Lord Sacks believes that British Jewry has been a "model community" in the fight against antisemitism and "seriously blessed" in its leadership.
In response to the current level of threat, the emeritus Chief Rabbi felt that as "a community we have dealt with this very, very well".
He also praised the Golders Green Together campaign , launched in opposition to next month's planned far-right rally on July 4, as an "excellent initiative" in involving people of other faiths.
"The hate that begins with Jews never ends with Jews," he said. "Antisemitism concerns everyone."
Lord Sacks, who spends much of his time now teaching in American universities, has been back in the UK in the past few days to launch his new book Not in God's Name - Confronting Religious Violence. Against the backdrop of the rise of militant fundamentalism that has brought terror to Europe and caused carnage in the Middle East, it calls for religious leaders to interpret sacred texts in a way that promotes co-existence rather than conflict.
‘Europe as a place of freedom and religious liberty is on the line’
Lord Sacks said that British Jewry could "walk tall" in its record against antisemitism. "It will not lose this battle. Too much is at stake, not just for Jews but for Europe.
"If there is one thing the leadership of Europe understands, it is that this is bigger than Jews - the future of Europe as a place of freedom, liberal democracy and religious liberty is on the line."
If Europe was not safe for Jews, it was not safe for Europeans, he said. "We have to confront antisemitism, fight it, defeat it and refuse to be intimidated by it."
In Britain, Prime Minister David Cameron and his predecessors Gordon Brown and Tony Blair had been "unequivocal" in standing side by side with the Jewish community, he said.
The All-Party Parliamentary Group Against Antisemitism had been the first of its kind, he observed, while the Community Security Trust was "the greatest organisation of its kind in the Jewish world". Community organisations, including the Board of Deputies and the Chief Rabbinate, had been able to co-ordinate efforts against antisemitism in a way that few other Jewish communities had, he believed.
Asked about grassroots criticism of community leaders in response to last summer's Gaza conflict, he said "that's what you do in a leadership position - you accept a lot of stick and you say 'OK, I didn't get the mood right', and the community leadership immediately rallied round and produced - what looked from a distance - a very impressive display".
He also reiterated his calls to combat the boycott campaign against Israel . "The BDS movement is an attempt to close down debate. It has to be resisted," he said.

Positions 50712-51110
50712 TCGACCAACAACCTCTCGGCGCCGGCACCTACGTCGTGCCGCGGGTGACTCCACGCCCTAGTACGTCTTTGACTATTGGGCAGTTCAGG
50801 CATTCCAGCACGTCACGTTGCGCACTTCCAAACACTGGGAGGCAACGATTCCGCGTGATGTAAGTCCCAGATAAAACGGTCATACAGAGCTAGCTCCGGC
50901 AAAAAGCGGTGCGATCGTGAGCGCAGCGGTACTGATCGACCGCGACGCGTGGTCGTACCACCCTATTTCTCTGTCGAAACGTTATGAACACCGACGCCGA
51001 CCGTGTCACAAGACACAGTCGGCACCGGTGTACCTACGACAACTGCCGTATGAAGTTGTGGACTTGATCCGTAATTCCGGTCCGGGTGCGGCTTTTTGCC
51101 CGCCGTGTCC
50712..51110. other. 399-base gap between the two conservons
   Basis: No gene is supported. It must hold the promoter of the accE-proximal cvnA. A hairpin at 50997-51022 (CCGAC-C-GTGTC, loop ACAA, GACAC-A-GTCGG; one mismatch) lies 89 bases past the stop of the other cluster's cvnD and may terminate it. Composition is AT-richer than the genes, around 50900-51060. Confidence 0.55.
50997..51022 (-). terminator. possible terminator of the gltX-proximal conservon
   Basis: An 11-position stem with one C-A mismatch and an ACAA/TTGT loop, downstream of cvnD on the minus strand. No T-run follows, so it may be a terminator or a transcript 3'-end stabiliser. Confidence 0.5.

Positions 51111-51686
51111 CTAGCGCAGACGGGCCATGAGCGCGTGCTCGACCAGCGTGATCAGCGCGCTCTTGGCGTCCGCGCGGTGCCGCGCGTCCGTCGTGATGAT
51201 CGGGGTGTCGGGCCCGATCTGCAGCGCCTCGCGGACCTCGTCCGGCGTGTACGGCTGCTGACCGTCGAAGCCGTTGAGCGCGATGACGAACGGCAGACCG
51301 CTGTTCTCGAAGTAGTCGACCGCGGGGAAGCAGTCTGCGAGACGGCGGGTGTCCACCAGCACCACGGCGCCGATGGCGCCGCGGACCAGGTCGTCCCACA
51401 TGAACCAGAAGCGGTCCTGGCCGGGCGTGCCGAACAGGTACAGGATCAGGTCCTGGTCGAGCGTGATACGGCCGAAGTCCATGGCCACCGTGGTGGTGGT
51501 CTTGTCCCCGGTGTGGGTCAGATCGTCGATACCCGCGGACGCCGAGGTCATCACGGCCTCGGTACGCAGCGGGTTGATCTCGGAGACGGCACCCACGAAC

The new book took him more than a decade to write and went through several drafts. On more than one occasion in the past he had thought of publishing it, only to return it to the drawer - "until last summer, when we began to see those horrendous barbarities by Isis, and I realised now is the time. So I took the manuscript out and rewrote it twice completely between last summer and when we sent it to the printers in March."
Arguing that tensions between Judaism, Christianity and Islam are a form of sibling rivalry, the book suggests that a subtle reading of the early stories of family in the Bible shows that fraternal strife is not inevitable. "I am trying to say go back and read those key episodes in Genesis and they read differently if we listen to the narrative beneath the surface," he said. But he does not believe it necessary for children in Jewish schools to study other faiths. The Torah's approach was not interfaith dialogue, he said. "It is to say our common humanity precedes our religious differences. God makes the covenant with Noah and all humanity before He makes the covenant with Abraham."
Rather than interfaith dialogue, social action was better, which was "typified most beautifully by Mitzvah Day, where Jews and Hindus, Christians and Muslims work together side by side".
As for other learning about other faiths in Jewish schools, he said: "I recommend that we do this by seeing them as cultures rather than religious systems."
"It's culturally important to know that Hindus celebrate Diwali and Muslims Eid and Christians Christmas. The theology is not necessary. I don't think we ever really understand any other faith but our own. I know I will never really understand Christianity, and Christians will never really understand Judaism."